Design based priorities surrounding the workplace, recreation and residential living have already shifted to a greater focus on well-being, human interaction, flexibility, diversity and accessibility. While these trends continue to transform commercial real-estate, higher education is increasingly following suit. From keeping up with technology to ensuring campus safety, institutional leaders are prudently evaluating where and when to update their campus infrastructure.  Rethinking assumptions of space allocation and utilization in light of cost concerns, aesthetic appeal and sustainability, EDSA Principals Kona Gray and Michael Batts share tips that will ensure institutions are evolving along with the changing needs of academia.

Q: While a majority of parents anticipate their children will attend college, many are apprehensive about their transition into higher-ed. What will make them/us feel more at ease?

“As a parent currently exploring college options for my daughter, we are most definitely asking the proverbial question – Do we feel comfortable leaving our child on this campus? In my experience, universities that mindfully balance amenities of convenience, safety, physical comfort, psychological well-being and aesthetics outrank others with similar academic offerings. Well-maintained and organized features such as convenient parking, ample green space and well-lit, walkable streetscapes are real differentiators when it comes to the comfort and welfare of our children,” shares Gray.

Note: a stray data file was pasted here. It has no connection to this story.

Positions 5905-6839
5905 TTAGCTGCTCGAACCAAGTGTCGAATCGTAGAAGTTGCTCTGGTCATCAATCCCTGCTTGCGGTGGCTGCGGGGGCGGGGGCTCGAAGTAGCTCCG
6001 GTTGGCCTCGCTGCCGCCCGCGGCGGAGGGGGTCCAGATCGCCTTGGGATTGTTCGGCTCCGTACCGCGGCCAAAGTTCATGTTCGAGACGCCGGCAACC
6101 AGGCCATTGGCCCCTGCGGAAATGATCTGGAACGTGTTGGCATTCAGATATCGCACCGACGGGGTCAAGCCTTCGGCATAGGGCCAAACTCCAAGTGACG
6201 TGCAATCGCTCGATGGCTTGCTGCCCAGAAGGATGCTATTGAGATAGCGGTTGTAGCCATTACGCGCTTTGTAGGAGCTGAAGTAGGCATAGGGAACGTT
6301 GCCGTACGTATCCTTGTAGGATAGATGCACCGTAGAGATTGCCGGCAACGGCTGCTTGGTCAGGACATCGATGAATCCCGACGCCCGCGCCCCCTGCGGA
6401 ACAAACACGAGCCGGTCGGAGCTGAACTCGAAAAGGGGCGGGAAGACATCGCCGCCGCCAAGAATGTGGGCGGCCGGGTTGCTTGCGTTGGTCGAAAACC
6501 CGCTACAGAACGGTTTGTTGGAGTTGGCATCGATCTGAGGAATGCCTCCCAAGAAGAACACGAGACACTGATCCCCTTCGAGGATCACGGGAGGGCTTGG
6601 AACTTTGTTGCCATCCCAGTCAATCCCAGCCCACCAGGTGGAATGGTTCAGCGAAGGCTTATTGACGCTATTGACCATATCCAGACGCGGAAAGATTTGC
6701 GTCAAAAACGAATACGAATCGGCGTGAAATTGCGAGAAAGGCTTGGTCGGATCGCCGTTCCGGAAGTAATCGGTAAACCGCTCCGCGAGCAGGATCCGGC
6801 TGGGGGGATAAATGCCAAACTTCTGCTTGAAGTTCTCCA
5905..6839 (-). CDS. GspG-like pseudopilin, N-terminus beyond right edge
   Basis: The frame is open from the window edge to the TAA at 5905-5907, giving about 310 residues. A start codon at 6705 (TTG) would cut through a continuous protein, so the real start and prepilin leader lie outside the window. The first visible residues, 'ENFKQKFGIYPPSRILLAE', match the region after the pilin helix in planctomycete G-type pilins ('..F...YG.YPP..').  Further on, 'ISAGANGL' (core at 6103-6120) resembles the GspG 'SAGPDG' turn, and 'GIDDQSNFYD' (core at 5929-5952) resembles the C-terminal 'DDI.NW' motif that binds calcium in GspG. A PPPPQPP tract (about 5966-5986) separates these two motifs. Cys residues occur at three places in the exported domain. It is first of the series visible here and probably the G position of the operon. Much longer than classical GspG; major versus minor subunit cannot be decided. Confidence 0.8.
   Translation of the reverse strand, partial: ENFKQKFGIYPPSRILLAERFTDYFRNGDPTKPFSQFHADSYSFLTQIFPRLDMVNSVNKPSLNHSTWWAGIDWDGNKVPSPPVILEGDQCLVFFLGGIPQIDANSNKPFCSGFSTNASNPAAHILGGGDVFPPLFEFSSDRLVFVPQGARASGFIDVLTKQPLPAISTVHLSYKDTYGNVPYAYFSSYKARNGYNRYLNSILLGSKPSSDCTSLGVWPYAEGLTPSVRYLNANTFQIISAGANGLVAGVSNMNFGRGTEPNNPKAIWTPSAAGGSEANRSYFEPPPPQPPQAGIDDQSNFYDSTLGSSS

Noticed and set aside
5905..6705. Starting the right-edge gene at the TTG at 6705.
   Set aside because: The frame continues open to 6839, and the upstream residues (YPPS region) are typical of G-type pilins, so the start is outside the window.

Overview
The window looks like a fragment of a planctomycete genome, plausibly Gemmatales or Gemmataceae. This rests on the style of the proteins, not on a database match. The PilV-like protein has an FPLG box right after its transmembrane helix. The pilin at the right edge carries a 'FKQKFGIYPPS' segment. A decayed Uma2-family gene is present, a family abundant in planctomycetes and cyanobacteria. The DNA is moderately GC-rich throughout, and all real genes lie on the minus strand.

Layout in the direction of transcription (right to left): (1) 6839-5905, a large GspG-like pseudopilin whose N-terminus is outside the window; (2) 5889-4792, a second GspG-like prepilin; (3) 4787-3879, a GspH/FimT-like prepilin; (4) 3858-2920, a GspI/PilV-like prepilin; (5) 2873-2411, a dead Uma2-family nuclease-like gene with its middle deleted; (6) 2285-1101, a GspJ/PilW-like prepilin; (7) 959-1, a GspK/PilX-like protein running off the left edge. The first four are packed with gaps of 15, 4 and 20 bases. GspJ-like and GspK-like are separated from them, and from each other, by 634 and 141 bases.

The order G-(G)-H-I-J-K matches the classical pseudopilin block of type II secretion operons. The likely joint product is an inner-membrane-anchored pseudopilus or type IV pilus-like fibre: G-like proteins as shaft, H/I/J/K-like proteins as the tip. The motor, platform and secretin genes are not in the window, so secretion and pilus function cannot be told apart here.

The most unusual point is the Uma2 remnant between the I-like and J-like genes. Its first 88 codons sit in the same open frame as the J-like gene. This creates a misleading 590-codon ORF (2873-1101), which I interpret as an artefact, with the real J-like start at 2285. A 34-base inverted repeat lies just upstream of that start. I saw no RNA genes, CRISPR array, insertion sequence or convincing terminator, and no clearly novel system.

Q: With states like Florida seeing a $100 million decrease in higher-education funding, how can institutions enhance their facilities with a limited budget?

“Short-term budget restrictions should never cloud decisions with long-term benefits. Leaders must holistically evaluate improvements and align phasing alternatives with cost conscious budgets. As a baseline, every choice should be weighed on social, environmental and economic benefits for the health of students and the university. Are spaces flexible in use for hybrid learning? Do they cater to both large groups and individual experiences? Do they aid in energy efficiency that result in long-term savings? Are surroundings programmed to encourage on-campus living as opposed to lost off-campus revenue? Creative thinking and sound reasoning are necessary when prioritizing upgrades,” asserts Batts.

Q: According to a study by the Babson Survey Research Group, 30 percent of students are enrolled in at least one remote learning course. How can institutions embrace the move towards online learning?

“An increase in today’s virtual student population certainly requires new strategies. Enticing learners to be part of a campus culture requires the adoption of hybrid learning experiences that willfully integrate technology while actively encouraging socialization, collaboration and sense of community. Programs with forums and venues where students can engage with fellow classmates and faculty do well in student retention and academic performance. Likewise, amenitized campus resources inspired by those found in hospitality such as cabanas for studying and resort-style lounging areas offer respite from the stress of academia and everyday life,” suggests Batts.